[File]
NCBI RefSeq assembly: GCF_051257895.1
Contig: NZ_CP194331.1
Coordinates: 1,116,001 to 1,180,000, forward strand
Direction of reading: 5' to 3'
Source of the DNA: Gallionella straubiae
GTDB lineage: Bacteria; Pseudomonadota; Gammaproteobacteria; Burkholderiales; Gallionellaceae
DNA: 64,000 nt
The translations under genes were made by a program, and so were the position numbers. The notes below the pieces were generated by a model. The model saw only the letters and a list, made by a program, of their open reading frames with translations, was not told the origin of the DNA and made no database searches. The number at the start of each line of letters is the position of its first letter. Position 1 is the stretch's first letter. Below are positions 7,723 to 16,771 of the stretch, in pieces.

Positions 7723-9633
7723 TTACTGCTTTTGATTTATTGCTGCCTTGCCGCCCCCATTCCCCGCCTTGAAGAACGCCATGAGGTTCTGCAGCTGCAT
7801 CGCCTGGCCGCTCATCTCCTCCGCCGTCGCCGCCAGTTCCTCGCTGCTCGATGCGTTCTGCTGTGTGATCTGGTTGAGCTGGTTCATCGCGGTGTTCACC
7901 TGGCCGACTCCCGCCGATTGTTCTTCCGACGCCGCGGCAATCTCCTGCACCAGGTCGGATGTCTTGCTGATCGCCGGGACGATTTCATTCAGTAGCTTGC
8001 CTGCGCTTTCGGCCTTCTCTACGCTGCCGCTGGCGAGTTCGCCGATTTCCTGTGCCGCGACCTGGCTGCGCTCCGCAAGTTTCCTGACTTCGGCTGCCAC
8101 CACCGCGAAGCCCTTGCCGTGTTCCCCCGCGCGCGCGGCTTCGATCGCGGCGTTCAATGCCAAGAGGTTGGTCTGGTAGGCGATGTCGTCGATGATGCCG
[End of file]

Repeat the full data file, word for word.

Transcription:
NCBI RefSeq assembly: GCF_051257895.1
Contig: NZ_CP194331.1
Coordinates: 1,116,001 to 1,180,000, forward strand
Direction of reading: 5' to 3'
Source of the DNA: Gallionella straubiae
GTDB lineage: Bacteria; Pseudomonadota; Gammaproteobacteria; Burkholderiales; Gallionellaceae
DNA: 64,000 nt
The translations under genes were made by a program, and so were the position numbers. The notes below the pieces were generated by a model. The model saw only the letters and a list, made by a program, of their open reading frames with translations, was not told the origin of the DNA and made no database searches. The number at the start of each line of letters is the position of its first letter. Position 1 is the stretch's first letter. Below are positions 7,723 to 16,771 of the stretch, in pieces.

Positions 7723-9633
7723 TTACTGCTTTTGATTTATTGCTGCCTTGCCGCCCCCATTCCCCGCCTTGAAGAACGCCATGAGGTTCTGCAGCTGCAT
7801 CGCCTGGCCGCTCATCTCCTCCGCCGTCGCCGCCAGTTCCTCGCTGCTCGATGCGTTCTGCTGTGTGATCTGGTTGAGCTGGTTCATCGCGGTGTTCACC
7901 TGGCCGACTCCCGCCGATTGTTCTTCCGACGCCGCGGCAATCTCCTGCACCAGGTCGGATGTCTTGCTGATCGCCGGGACGATTTCATTCAGTAGCTTGC
8001 CTGCGCTTTCGGCCTTCTCTACGCTGCCGCTGGCGAGTTCGCCGATTTCCTGTGCCGCGACCTGGCTGCGCTCCGCAAGTTTCCTGACTTCGGCTGCCAC
8101 CACCGCGAAGCCCTTGCCGTGTTCCCCCGCGCGCGCGGCTTCGATCGCGGCGTTCAATGCCAAGAGGTTGGTCTGGTAGGCGATGTCGTCGATGATGCCG